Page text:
The Business Secretary Vince Cable has never been one for keeping his thoughts to himself and a day or two ago he came out with criticism against the proposals to allow employers to dismiss workers on a ‘no fault’ basis. Essentially, workers could be dismissed at the will of their bosses without necessarily having done anything wrong.
Despite being in charge of the consultation which was to consider the proposal, Cable has dismissed the plans as ‘nonsense’, but is he right and what would the legalisation of a ‘no fault’ dismissal mean for the legal profession, for workers and for business across the country?
The first thing to say is that employment law tribunals can be complex and intricate but there are always definite breaches of particular workers rights. Plenty of employment law solicitors spend time assessing whether or not a dismissal is unfair or fair, but under a ‘no fault’ regime, there wouldn’t be any concept of fair – just of what’s efficient and what is well argued.
This might give employment law specialists an incentive to put together strong convincing cases and could make difficult and lengthy tribunals for poor performance a good deal easier. But the fact remains that workers would have the right to argue their case and with the right support may well win. The prevalence of no win no fee solicitors specialising in employment law means that employees aren’t on their own when it comes to disputes. Better communication and better use of employment law specialists might mean that, actually, the best compromises are sought out.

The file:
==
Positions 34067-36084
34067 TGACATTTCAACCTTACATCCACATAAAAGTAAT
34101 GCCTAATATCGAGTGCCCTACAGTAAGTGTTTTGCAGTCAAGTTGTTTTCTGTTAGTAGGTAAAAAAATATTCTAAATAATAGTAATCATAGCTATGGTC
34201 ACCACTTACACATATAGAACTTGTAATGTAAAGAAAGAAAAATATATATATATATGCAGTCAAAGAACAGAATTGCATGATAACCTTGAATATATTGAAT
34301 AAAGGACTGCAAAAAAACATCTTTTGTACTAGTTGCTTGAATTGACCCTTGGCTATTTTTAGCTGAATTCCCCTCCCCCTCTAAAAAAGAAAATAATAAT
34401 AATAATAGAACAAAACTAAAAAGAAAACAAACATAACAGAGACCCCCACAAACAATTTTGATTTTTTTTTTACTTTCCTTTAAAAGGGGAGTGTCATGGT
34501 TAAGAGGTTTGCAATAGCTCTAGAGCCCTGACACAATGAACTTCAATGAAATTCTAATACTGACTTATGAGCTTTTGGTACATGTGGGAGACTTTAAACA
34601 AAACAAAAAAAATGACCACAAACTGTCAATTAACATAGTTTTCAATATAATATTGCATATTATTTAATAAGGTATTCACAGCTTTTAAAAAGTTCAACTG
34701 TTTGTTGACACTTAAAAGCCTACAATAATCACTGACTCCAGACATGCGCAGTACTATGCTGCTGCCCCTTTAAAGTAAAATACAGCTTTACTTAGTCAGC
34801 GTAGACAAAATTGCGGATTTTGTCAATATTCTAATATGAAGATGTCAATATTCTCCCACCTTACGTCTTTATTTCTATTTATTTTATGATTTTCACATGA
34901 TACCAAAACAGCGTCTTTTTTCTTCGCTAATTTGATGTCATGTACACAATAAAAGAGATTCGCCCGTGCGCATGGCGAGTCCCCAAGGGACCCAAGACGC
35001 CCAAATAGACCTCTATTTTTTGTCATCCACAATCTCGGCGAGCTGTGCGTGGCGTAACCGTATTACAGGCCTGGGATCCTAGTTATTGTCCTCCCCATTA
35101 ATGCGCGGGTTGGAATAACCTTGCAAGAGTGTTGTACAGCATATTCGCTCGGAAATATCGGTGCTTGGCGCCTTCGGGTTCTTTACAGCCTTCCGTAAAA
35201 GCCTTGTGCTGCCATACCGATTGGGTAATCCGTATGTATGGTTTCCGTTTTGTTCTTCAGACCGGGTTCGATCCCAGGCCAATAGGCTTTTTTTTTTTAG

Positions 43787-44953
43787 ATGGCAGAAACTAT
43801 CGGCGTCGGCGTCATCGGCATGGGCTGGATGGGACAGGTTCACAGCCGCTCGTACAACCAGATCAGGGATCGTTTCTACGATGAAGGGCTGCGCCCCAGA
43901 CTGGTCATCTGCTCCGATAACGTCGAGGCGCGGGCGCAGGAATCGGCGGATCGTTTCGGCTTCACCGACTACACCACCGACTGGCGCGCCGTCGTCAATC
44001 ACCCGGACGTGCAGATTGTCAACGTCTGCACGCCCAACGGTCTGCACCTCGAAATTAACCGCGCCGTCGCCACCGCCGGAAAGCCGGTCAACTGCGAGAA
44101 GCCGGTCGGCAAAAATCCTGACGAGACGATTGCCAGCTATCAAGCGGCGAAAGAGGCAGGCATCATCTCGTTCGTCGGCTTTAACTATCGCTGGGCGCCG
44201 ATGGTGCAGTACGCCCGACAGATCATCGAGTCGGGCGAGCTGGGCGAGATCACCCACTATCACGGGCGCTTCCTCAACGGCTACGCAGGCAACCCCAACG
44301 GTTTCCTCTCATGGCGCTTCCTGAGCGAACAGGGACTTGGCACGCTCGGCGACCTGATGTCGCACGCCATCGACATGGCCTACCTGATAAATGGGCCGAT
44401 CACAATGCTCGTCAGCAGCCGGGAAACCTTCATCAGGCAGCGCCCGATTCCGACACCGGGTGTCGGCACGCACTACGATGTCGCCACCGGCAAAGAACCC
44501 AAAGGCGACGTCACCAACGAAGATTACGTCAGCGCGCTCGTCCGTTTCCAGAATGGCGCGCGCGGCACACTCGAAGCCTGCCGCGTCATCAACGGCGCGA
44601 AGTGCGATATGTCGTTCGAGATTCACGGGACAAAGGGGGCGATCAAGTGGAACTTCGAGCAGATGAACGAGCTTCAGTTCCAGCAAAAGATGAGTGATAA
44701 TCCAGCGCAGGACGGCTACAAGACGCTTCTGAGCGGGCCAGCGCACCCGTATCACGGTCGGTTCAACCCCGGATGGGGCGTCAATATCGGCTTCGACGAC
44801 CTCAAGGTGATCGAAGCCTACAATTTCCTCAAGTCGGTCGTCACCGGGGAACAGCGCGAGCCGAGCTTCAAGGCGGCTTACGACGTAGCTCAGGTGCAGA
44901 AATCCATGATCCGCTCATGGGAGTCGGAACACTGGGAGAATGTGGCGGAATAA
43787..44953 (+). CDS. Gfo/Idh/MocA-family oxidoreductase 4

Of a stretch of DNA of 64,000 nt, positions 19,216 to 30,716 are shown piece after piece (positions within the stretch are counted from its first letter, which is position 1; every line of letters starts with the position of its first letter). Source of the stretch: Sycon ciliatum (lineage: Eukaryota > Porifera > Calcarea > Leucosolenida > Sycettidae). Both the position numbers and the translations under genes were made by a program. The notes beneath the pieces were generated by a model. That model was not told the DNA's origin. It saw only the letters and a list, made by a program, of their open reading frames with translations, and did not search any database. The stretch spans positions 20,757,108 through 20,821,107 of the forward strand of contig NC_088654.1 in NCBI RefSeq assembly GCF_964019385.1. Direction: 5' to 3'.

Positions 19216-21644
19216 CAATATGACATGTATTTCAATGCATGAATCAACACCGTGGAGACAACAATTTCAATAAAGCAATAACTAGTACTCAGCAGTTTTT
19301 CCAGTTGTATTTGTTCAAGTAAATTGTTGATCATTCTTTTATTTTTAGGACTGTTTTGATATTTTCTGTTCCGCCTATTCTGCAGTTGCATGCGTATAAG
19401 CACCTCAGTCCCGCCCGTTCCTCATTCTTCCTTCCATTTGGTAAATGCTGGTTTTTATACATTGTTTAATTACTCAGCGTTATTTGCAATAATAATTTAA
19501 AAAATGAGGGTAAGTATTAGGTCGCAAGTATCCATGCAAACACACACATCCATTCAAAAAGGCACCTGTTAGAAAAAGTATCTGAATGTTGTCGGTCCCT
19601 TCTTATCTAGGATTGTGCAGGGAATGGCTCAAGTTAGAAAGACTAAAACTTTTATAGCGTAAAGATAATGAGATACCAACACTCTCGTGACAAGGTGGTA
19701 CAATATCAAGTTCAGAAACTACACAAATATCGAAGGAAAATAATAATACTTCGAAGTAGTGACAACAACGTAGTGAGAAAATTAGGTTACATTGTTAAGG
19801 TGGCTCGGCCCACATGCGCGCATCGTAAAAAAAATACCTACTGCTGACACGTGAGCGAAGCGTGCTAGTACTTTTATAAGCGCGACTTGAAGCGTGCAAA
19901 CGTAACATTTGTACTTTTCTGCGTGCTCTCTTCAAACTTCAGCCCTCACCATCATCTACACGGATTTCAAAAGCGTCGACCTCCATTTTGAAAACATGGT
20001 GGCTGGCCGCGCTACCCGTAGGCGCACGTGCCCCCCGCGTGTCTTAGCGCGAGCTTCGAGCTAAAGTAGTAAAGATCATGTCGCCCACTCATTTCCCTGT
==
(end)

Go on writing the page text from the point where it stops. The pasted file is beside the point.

Probably the biggest risk though is not when dismissals happen, but the threat of dismissal. Employees might be put off making risky decisions or even taking a job in the first place if they risk being easily sacked and it would be pretty tough to agree to much without first seeking employment law advice. A no fault dismissal system may make it easier for firms to hire and fire workers, but it will probably mean workers are reluctant to be quite as useful – we all know that risks sometimes mean big rewards.
Though the legal profession might do quite well from a weakening of job security for workers, both businesses and workers will almost certainly suffer. Job security is a proven motivator and suddenly pulling it from under employees feet would cause serious morale problems. Of course, in this age of austerity and entrepreneurial spirit, businesses can’t function on bad terms with their staff and uncomfortable and fragile relations are undoubtedly bad news for everyone.
Are the plans nonsense? Well, it’s true that some rebalancing might be necessary and the process of dismissing poor performing workers might be easier, but really there is no sense in making a move that will damage productivity, because anything which does will inevitably damage business too.
Clough & Willis solicitors have specialist employment law solicitors delivering practical advice on employment law, redundancy law, unfair and constructive dismissal, compromise agreements, employment law tribunals, discrimination in the workplace and many other aspects of UK employment law legislation. Based in Manchester, Radcliffe and Bury, Clough & Willis solicitors attract clients from across the North West of the UK.